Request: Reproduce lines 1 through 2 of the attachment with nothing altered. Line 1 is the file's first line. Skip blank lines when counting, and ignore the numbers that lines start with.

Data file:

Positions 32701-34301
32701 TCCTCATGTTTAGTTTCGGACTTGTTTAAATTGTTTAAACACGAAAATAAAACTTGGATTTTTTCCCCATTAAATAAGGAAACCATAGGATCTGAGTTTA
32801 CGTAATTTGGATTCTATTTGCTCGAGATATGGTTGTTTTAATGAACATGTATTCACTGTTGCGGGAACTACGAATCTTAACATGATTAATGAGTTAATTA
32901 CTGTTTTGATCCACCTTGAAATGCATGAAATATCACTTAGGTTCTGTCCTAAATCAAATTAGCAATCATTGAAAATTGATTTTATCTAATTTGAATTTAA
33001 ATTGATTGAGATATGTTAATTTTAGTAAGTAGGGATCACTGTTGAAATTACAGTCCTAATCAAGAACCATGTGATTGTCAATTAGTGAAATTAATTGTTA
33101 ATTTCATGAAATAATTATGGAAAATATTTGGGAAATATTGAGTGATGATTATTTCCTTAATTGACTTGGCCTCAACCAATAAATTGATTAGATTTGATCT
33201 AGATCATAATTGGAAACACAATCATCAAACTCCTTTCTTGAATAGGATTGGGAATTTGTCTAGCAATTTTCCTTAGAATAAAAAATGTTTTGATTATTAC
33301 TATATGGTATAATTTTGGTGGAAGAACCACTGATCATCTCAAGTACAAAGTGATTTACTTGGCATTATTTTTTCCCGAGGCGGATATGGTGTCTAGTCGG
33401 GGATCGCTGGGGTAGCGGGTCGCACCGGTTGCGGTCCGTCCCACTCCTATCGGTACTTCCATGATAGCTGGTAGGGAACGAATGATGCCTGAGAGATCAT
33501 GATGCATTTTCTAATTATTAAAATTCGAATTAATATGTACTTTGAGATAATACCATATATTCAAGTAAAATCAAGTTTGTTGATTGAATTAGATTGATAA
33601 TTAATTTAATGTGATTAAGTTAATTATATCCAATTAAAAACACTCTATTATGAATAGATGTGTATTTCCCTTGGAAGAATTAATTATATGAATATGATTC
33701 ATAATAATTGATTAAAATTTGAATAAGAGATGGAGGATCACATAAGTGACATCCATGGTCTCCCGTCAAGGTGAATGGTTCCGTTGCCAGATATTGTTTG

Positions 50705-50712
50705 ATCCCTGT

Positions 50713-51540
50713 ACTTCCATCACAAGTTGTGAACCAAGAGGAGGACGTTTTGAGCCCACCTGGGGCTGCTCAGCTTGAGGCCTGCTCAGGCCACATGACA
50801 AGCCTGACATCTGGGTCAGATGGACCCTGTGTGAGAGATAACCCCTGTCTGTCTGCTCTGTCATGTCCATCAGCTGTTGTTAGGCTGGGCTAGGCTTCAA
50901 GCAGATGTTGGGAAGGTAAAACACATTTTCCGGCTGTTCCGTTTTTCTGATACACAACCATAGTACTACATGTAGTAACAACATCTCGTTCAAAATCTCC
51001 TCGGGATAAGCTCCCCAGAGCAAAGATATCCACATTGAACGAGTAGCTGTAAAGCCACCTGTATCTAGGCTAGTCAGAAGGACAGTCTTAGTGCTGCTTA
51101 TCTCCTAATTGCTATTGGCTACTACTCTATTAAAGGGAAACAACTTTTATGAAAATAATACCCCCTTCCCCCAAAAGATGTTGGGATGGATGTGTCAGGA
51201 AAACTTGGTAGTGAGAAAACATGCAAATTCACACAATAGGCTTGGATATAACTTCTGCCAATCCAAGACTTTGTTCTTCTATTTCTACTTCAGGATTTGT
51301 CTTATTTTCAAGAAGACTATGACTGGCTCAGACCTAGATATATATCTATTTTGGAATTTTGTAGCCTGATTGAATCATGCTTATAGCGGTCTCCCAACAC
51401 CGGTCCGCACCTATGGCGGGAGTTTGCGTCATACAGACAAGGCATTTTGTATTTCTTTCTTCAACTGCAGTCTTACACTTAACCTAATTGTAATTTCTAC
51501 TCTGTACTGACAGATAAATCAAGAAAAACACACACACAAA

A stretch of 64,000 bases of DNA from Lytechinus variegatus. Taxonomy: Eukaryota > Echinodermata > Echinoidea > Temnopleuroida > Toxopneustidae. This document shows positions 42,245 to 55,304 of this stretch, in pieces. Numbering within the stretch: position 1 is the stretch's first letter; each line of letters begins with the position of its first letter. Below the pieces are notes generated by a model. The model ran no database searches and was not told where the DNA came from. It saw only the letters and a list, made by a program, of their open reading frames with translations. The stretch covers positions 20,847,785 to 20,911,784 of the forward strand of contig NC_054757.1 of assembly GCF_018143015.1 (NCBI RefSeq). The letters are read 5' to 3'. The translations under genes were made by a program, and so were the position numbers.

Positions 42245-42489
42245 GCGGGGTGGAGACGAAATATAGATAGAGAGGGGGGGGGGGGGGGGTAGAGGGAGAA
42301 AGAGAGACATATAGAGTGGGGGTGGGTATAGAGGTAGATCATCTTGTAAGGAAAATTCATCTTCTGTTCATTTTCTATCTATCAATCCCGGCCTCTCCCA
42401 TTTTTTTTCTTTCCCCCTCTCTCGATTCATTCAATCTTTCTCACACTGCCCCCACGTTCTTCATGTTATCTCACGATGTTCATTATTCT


Positions 32701-34301
32701 TCCTCATGTTTAGTTTCGGACTTGTTTAAATTGTTTAAACACGAAAATAAAACTTGGATTTTTTCCCCATTAAATAAGGAAACCATAGGATCTGAGTTTA